The uniform will be made only in summer weight fabric, which soldiers have said they prefer to the heavy winter-weight fabric that is now an option, said Sgt. 1st Class Jeff Myhre, PEO Soldier’s noncommissioned officer for clothing and individual equipment.

The new BDUs have been wear-tested by 5,000 soldiers from the Army’s Fort Lewis, Wash.-based 3rd Brigade, 2nd Infantry Division.

The unit, also known as the Stryker Brigade, is now in Iraq, where its soldiers are wearing the uniforms in test-only desert colors that are slightly different from those that Army leaders chose for the final version, Norwood said.

The design of the new uniform is subtly different, designed for soldiers who tend today to be “bigger and more muscular,” especially in the chest, Myhre said.

Many of the features are intended to provide maximum comfort and efficiency while a soldier is wearing the Army’s new Interceptor body armor, Myhre said.

The uniform also includes a sewn-on anti-fratricide identifier patch made of a special material, which troops call as “glint tape,” because it glimmers under night-vision goggles and lets other U.S. servicemembers know that a soldier is a friend, not a foe.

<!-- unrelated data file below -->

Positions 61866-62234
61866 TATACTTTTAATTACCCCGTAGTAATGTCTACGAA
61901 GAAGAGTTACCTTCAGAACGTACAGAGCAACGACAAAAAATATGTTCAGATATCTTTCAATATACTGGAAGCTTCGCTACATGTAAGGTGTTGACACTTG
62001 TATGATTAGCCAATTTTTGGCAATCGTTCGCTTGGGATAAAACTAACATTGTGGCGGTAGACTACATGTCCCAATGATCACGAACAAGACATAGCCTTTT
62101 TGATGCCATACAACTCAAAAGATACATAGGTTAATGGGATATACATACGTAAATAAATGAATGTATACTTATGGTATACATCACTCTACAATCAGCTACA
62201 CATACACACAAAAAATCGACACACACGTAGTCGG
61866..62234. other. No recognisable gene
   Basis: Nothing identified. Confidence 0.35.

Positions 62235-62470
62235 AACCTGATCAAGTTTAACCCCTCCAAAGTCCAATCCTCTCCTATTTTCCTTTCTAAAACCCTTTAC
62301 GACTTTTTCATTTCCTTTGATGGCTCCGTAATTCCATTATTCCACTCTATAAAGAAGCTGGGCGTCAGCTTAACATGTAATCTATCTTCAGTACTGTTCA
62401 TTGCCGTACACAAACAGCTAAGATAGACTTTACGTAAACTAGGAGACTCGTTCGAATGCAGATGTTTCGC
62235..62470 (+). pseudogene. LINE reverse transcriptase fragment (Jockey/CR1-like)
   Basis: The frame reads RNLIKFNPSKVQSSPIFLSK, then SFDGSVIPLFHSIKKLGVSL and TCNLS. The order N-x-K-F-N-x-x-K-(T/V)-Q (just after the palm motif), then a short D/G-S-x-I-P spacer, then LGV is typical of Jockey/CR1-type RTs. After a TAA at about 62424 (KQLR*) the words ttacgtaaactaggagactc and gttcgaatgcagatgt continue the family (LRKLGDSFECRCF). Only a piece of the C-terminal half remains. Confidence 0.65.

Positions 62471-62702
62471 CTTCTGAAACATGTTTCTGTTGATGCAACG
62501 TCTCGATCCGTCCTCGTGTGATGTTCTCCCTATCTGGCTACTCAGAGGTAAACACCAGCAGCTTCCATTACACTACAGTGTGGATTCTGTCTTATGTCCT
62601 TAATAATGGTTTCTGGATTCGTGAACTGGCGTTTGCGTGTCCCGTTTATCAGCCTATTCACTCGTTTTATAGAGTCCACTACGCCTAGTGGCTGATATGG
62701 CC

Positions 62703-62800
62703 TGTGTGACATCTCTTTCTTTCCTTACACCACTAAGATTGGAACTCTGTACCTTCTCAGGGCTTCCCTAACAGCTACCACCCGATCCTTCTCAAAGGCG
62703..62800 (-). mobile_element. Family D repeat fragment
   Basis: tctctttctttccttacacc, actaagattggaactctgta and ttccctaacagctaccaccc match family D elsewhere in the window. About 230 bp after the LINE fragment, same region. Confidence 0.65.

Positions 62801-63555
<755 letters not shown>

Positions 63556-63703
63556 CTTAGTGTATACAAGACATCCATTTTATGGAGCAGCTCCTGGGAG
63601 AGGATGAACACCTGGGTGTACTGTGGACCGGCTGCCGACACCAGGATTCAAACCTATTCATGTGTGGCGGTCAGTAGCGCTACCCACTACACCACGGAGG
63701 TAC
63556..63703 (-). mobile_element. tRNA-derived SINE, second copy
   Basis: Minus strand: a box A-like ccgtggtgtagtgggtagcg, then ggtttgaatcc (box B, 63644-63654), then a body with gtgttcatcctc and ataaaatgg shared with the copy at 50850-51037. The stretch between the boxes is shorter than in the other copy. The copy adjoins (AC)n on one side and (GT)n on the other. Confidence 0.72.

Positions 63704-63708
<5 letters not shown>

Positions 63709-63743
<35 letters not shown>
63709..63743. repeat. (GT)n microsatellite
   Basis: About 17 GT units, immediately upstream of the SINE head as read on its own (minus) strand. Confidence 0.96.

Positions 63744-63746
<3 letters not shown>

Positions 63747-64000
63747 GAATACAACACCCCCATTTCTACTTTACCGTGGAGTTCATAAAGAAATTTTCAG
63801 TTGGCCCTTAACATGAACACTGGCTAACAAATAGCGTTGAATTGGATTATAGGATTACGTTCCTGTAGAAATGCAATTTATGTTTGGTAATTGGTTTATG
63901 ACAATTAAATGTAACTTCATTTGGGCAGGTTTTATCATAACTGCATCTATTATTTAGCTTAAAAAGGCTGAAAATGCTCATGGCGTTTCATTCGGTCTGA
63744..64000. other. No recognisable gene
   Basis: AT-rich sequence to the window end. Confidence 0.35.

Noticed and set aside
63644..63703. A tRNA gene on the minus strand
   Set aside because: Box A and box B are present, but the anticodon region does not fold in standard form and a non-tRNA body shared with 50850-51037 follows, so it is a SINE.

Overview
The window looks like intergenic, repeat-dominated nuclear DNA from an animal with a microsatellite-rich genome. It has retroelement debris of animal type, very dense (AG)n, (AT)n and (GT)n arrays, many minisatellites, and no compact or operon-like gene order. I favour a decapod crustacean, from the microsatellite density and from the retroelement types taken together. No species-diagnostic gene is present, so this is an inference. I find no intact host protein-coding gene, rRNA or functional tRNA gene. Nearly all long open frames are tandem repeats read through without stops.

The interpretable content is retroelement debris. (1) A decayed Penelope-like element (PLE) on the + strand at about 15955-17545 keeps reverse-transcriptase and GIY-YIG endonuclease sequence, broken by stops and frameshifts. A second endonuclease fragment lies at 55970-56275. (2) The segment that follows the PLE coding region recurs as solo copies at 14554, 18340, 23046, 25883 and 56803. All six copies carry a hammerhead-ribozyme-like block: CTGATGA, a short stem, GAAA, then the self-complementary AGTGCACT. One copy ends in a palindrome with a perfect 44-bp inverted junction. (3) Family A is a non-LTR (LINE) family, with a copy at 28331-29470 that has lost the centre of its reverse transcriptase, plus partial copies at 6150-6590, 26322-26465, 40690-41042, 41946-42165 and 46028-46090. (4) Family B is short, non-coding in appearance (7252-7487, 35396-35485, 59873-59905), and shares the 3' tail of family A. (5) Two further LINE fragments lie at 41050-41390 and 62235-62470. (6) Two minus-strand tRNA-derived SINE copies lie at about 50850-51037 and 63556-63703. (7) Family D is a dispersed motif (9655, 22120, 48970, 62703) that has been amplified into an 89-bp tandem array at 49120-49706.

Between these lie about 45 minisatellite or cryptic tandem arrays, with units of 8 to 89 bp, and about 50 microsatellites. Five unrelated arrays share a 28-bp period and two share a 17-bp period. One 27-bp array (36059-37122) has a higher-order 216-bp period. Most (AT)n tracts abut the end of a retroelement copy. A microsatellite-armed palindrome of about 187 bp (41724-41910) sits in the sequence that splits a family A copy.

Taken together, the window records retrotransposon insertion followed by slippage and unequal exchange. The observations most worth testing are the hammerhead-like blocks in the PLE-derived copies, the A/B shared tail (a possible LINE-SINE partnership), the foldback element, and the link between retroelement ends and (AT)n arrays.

At least one change in the uniform was made for morale reasons: the elimination of officers’ branch identifier on the collar.

Army leaders decided to eliminate the branch identifiers that show an officer’s specialty, such as military intelligence or armor, because some soldiers consider some branches more prestigious than others, said Sgt. Maj. Martinez Alexander, PEO Soldier’s sergeant major.

The Army plans to outfit 15,000 soldiers with two new uniforms each per month beginning in April 2005, said Brig. Gen. James Moran, head of PEO Soldier.

The exact sequence of units that will get the BDUs has yet to be decided, Moran said.

New recruits should start getting the uniforms in October 2005, and the BDUs, which will cost about $88 each, should be available for purchase at Clothing Sales beginning in April 2006, Moran said.

By 2007, everyone in the Army should be wearing the BDUs, he said.

The Army is the third service to recently modify its combat garb.

The Marines were first to introduce new cammies in January 2001. The Marines’ digi-cammies also are based on a computerized digital printout of pixels, which testers say blends better into the environment than the traditional large splotches.

Next came the Air Force, which began a six-month wear test of its new blue, gray and green tiger pattern BDU uniform in February.

The Navy is now considering changes to its uniforms that might include an all-rank “Navy battle dress” uniform for wear aboard ships and in other operational environments, as well replacements for the summer whites and winter working blues that are worn in offices by E-6s and below, said Cmdr. John Kirby, a Navy spokesman.

The Navy plans to begin wear-testing prototypes later this year, Kirby said.